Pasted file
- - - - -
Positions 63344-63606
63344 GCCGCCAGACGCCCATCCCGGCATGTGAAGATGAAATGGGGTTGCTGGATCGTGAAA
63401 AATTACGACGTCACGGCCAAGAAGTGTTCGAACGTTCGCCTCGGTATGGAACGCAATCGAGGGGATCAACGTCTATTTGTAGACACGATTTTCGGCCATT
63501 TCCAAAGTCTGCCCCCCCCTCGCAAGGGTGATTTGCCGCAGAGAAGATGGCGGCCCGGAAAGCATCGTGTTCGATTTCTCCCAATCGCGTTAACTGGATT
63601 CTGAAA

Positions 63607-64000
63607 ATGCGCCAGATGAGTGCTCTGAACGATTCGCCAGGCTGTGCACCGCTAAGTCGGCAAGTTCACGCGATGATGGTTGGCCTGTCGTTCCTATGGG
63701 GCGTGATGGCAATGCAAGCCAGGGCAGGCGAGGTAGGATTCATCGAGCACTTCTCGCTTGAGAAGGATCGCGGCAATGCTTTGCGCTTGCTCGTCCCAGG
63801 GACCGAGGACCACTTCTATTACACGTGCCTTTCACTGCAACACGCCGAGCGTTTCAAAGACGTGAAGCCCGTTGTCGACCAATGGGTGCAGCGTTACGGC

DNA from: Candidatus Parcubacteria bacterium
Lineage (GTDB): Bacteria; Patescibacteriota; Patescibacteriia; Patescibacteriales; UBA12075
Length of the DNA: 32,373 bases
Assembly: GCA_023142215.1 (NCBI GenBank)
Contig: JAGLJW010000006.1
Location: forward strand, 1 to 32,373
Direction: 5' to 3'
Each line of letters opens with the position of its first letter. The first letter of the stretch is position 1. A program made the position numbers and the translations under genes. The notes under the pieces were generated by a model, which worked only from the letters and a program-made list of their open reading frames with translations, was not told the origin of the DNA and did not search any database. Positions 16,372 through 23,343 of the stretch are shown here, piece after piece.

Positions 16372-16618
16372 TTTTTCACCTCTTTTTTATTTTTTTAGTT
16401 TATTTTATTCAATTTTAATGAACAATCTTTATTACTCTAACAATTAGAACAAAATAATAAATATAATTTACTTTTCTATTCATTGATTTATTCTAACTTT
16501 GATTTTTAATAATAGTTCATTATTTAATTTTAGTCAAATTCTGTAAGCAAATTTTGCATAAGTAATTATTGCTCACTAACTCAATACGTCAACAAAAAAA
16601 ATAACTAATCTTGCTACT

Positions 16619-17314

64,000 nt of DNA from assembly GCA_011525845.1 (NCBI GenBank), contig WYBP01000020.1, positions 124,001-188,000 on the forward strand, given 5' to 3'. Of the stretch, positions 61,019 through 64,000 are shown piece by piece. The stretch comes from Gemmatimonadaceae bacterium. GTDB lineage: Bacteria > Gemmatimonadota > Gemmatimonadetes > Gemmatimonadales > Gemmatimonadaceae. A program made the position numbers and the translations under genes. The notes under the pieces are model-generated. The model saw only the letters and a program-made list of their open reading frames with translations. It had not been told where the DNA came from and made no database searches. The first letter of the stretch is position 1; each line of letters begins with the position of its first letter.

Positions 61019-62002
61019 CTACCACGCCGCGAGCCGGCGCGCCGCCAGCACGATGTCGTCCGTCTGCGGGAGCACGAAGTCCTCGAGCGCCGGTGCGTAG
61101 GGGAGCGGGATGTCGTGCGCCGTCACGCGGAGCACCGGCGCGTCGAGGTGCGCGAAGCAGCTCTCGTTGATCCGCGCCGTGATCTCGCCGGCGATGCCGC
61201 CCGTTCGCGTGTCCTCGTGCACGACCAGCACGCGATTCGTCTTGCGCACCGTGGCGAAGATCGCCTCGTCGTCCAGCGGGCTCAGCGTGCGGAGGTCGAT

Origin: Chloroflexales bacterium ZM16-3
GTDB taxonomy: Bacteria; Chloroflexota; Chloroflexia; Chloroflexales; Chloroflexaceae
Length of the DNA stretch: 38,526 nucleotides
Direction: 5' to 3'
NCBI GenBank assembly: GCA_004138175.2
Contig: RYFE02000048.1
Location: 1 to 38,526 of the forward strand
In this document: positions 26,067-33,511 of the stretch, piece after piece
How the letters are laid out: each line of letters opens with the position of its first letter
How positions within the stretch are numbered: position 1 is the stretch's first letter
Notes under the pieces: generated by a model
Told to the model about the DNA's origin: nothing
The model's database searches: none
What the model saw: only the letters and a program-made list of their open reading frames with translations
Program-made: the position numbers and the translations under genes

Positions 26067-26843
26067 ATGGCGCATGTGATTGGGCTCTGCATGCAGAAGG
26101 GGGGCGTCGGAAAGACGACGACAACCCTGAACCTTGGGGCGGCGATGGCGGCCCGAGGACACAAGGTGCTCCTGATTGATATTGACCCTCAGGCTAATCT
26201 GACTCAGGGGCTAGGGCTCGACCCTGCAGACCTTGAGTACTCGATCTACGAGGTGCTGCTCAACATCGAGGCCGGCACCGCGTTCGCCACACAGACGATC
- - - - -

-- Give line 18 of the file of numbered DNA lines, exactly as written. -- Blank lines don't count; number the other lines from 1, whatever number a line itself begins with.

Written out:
Positions 16372-16618